“We think there are many pieces to the puzzle that must fit together for someone to develop coeliac disease, where heredity, gluten intake and possibly many other environmental factors are important. This study provides better understanding to people with the disease and their practitioners on one significant aspect of the likely multi-factorial coeliac disease etiology. Perhaps having frequent infections in early life influences the immune system so that it is subsequently more likely to react to gluten,” says Dr Karl Mårild at the Norwegian Institute of Public Health. Mårild is the first author of the study.
Meanwhile, the researchers say that they found a slightly increased relative risk for coeliac disease in children with the highest infection rate these results do not imply that the clinical follow-up of these children should be changed. Furthermore, the study only includes children and it is unknown whether the relationship between infection and coeliac disease is also found among adults.
Another important limitation is that the researchers were only able to study children with a diagnosed coeliac disease, and could not screen the participants for undetected coeliac disease. “Therefore, we cannot rule out that the association found may somewhat have been influenced by increased health care surveillance, including diagnostic work-up for coeliac disease , among the children with high infection frequency,” says Mårild.
Hospital examination less crucial
The conclusion of the study is that infection frequency in early life seems to be associated with coeliac disease among children and that the association does not seem to be restricted to inpatient infectious diseases. Some previous studies, but not all, have shown an association between childhood infections and subsequent coeliac disease.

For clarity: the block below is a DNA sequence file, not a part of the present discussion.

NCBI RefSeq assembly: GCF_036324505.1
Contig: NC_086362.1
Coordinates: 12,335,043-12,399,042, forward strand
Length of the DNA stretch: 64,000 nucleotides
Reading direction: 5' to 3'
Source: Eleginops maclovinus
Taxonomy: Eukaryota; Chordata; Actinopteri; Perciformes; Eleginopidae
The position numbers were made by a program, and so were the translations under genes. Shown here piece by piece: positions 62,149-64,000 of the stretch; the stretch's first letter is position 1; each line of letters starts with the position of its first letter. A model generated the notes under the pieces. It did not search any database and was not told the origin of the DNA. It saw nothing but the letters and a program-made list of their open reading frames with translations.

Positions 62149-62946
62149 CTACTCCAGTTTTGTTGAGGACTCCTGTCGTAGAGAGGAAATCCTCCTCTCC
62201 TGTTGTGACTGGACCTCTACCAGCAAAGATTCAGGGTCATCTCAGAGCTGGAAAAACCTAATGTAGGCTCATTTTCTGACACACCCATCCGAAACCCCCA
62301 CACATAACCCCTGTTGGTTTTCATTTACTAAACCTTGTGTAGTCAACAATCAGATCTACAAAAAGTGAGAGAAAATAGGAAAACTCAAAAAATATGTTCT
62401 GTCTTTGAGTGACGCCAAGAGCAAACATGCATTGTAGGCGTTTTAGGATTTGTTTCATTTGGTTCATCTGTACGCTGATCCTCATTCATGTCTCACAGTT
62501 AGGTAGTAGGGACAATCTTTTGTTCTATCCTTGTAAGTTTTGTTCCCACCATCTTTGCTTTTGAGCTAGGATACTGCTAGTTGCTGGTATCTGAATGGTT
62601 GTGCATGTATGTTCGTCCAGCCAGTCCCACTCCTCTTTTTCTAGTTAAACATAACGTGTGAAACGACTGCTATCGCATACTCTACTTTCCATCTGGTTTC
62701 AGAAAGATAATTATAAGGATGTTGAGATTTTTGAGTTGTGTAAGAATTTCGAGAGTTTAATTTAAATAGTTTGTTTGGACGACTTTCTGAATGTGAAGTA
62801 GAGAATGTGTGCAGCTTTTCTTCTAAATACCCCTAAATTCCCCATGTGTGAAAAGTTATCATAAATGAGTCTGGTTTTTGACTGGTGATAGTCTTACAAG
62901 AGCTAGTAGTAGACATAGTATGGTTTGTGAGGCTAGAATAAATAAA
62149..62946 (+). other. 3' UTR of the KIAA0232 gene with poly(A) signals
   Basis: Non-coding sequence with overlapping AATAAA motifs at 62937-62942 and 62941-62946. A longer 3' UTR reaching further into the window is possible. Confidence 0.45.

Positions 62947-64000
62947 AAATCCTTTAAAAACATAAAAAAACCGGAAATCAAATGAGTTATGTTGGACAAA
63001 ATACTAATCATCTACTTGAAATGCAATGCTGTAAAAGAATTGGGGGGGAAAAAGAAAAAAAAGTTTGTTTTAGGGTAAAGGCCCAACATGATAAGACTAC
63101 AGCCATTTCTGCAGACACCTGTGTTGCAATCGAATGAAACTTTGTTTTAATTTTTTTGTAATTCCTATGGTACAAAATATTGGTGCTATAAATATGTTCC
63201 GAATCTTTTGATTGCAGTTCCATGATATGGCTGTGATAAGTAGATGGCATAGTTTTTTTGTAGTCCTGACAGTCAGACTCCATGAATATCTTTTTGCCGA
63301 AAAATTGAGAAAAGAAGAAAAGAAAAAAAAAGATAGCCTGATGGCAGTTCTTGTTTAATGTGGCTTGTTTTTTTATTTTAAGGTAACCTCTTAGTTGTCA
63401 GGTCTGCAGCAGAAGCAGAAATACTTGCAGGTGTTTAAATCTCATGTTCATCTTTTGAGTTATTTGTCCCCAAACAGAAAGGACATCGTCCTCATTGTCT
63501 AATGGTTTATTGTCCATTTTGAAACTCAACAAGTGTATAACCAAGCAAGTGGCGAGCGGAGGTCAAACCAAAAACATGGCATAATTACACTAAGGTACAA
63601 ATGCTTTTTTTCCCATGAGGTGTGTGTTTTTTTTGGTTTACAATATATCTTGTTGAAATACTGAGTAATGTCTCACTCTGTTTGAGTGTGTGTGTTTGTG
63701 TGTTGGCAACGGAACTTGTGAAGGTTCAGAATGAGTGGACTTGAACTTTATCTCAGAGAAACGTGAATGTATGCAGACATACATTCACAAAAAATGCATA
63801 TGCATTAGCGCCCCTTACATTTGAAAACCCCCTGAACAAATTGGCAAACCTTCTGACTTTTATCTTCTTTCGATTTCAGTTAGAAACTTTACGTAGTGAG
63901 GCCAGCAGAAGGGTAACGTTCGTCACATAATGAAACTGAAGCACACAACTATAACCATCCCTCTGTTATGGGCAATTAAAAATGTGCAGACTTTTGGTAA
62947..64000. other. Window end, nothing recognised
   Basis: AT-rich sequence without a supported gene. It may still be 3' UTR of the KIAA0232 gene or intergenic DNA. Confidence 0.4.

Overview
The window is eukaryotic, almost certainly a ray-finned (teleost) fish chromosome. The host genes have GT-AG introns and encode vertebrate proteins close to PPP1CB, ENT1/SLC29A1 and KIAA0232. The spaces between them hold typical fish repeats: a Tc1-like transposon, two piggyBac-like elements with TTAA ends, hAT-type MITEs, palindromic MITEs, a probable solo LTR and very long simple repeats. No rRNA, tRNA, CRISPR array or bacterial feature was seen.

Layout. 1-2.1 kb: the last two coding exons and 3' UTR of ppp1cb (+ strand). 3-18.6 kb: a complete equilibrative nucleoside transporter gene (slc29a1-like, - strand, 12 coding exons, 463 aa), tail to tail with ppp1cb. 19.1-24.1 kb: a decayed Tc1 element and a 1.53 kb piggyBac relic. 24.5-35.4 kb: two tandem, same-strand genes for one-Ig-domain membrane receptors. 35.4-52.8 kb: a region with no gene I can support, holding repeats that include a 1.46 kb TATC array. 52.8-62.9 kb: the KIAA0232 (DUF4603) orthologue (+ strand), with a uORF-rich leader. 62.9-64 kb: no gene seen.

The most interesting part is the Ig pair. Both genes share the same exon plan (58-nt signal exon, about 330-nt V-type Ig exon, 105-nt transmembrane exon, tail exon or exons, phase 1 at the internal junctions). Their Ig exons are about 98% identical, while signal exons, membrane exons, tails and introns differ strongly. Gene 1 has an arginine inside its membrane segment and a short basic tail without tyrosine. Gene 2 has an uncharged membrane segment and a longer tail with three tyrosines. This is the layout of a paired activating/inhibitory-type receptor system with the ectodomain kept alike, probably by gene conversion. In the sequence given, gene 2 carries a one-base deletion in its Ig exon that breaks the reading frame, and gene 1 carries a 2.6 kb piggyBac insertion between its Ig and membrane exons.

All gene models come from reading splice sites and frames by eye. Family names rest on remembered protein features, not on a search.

“Our study provides new knowledge because it is far larger than previous studies in this field and has more detailed information from registries and questionnaires on possible confounding factors. The study is also prospective, which means that the infections were reported before diagnosis of coeliac disease. Prospectively collected information on infections should yield more reliable data than to retrospectively ask about infection rate among those who have been diagnosed and then compare that with children without coeliac disease,” says Mårild.
The study may be important in a prevention perspective because increased knowledge on environmental factors that influence coeliac disease may contribute to a better understanding of how the disease begins and may in the long term provide the opportunity for preventive measures.
More about the study
The study is part of the Norwegian Mother and Child Cohort Study (MoBa), within the PAGE project (Prediction of Autoimmune Diabetes and Coeliac Disease in Childhood by Genes and Perinatal Environment).
Data from the Medical Birth Register of Norway and parental questionnaires were used to adjust for possible confounding factors, such as duration of breastfeeding.
Mårild K, Kahrs CR, Tapia G, Stene LC, Størdal K. Am J Gastroenterol. 2015 Sep 8. doi: 10.1038/ajg.2015.287. [Epub ahead of print]. PMID:26346866
Norwegian Institute of Public Health